From: Madharry
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oddly enough, I quickly looked at oracle yesterday, based on sales i gave internet revenues a 10x multiple and non internet revenues a 3x multiple and came up with a price of $25. So I see it as fairly valued by this criteria.

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To: Michael Burry who wrote (7188)5/18/1999 9:06:00 AM
From: cfimx
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>>It goes in the long-term hold, Buffett-like stock for me. Pairs to my AAPL and my APCC as Buffett-like tech stock long-term holds. <<

stocks with temporarily high roe's do not a buffet stock make. There is something vexatious about seeing his thinking reduced to this kind of simplistic comparison. It's just too easy to wave his name around a stock as if it was the national flag. Well it shouldn't be that easy. aapl, for example, is about as FAR from Omaha as you can get. We are talking Antartica here. It's a stock YOU bought. THAT doesn't make it a Buffet stock.

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To: Grant who wrote (7185)5/18/1999 9:09:00 AM
From: Mike 2.0
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Re: 21', Given a downsloping demand curve and an upaloping supply curve for a product, the imposition of an exercise tax on this product will:...

LOL...apparently the product in question is gym equipment...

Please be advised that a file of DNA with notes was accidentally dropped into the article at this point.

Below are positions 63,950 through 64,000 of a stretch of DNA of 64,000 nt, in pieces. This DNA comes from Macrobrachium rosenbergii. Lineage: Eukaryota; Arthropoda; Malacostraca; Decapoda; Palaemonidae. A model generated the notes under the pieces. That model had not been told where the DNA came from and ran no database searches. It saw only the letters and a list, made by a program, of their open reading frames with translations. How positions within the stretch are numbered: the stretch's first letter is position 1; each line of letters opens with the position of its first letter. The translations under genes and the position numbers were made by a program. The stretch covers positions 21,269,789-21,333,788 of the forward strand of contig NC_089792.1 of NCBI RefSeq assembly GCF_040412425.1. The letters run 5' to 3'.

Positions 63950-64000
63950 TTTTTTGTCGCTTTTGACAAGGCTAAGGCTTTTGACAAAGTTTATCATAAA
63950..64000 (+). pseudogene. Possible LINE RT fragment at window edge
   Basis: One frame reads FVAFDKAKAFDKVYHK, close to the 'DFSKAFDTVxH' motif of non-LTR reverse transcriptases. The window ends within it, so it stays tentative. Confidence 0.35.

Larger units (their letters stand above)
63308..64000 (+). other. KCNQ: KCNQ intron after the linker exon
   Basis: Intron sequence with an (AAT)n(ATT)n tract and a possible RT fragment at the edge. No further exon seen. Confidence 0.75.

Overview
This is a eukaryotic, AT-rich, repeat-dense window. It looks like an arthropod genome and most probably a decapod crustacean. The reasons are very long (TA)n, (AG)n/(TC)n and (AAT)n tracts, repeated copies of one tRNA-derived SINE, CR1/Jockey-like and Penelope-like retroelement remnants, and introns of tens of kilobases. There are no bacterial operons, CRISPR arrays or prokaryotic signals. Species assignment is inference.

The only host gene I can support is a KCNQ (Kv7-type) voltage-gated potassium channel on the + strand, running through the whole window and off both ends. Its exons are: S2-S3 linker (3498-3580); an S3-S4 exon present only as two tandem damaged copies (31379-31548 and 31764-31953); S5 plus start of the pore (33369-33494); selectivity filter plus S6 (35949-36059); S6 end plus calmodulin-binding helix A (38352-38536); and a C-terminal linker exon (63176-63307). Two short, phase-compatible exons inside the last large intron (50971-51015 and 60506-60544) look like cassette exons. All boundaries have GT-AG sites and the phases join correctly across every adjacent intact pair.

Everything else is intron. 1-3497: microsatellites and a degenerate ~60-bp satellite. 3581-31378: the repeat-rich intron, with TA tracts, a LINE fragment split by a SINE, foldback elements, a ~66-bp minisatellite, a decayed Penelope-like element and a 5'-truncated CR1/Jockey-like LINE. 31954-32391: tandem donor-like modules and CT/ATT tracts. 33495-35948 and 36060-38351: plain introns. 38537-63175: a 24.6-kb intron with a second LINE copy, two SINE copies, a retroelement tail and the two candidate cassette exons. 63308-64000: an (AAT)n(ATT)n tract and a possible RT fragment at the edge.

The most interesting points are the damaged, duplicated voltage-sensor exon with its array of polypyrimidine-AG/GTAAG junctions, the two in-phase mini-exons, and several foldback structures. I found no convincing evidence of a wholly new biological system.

Tell your friend to put his beer down and hit the books himself...

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To: cfimx who wrote (7196)5/18/1999 10:27:00 AM
From: Michael Burry
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Twister,

Give me a break. If you really knew what a Buffett-like stock was,
I'd expect to see your real name and a record to prove it. Buffett-like investing as defined by people like you has been reduced to a set model by people such as yourself. To me, a lot of the thought and intelligence has been taken out of it.

I wrote about this on my web site under "Buffett Revisited." To me, his spirit of investing with intelligence has been lost in a sea of those simply trying to be pure imitators.

When he bought GEICO, AMEX, the Buffalo News, any number of his investments he was being as much contrarian as anything. He saw value in a a market dominance or a brand that others didn't. And the 10-year record of high ROE with earnings not skipping a beat wasn't necessarily there to prove it when he bought. But there was nonetheless a margin of safety.

IMO, the biggest impediment to investing in the spirit of Buffett is the idea that somehow we can be a 100% imitator of him and see the same success. That anyone could be a perfect imitator of his approach strikes me as ridiculous. Try compounding the 10% difference between even your best imitator and Buffett over 30 years.

I don't have it down yet. But in terms of investing in the spirit of Buffett (rather than in his mirror image), neither does anyone else here that I can see. I'm young. I'm reading a lot and continuously reviewing and updating my approach as new revelations occur. Remember I said "Buffett-like stock for me," not you. If it was that easy for you to see, I'd be disappointed. I'm certainly glad I can't find anyone to agree with me on this. If anything, it indicates I'm headed in the right direction.

Mike

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To: Bob Rudd who wrote (7191)5/18/1999 10:29:00 AM
From: Michael Burry
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Bob,

I think that the Gorilla Game describes history well. Applicability to the future, well...

Mike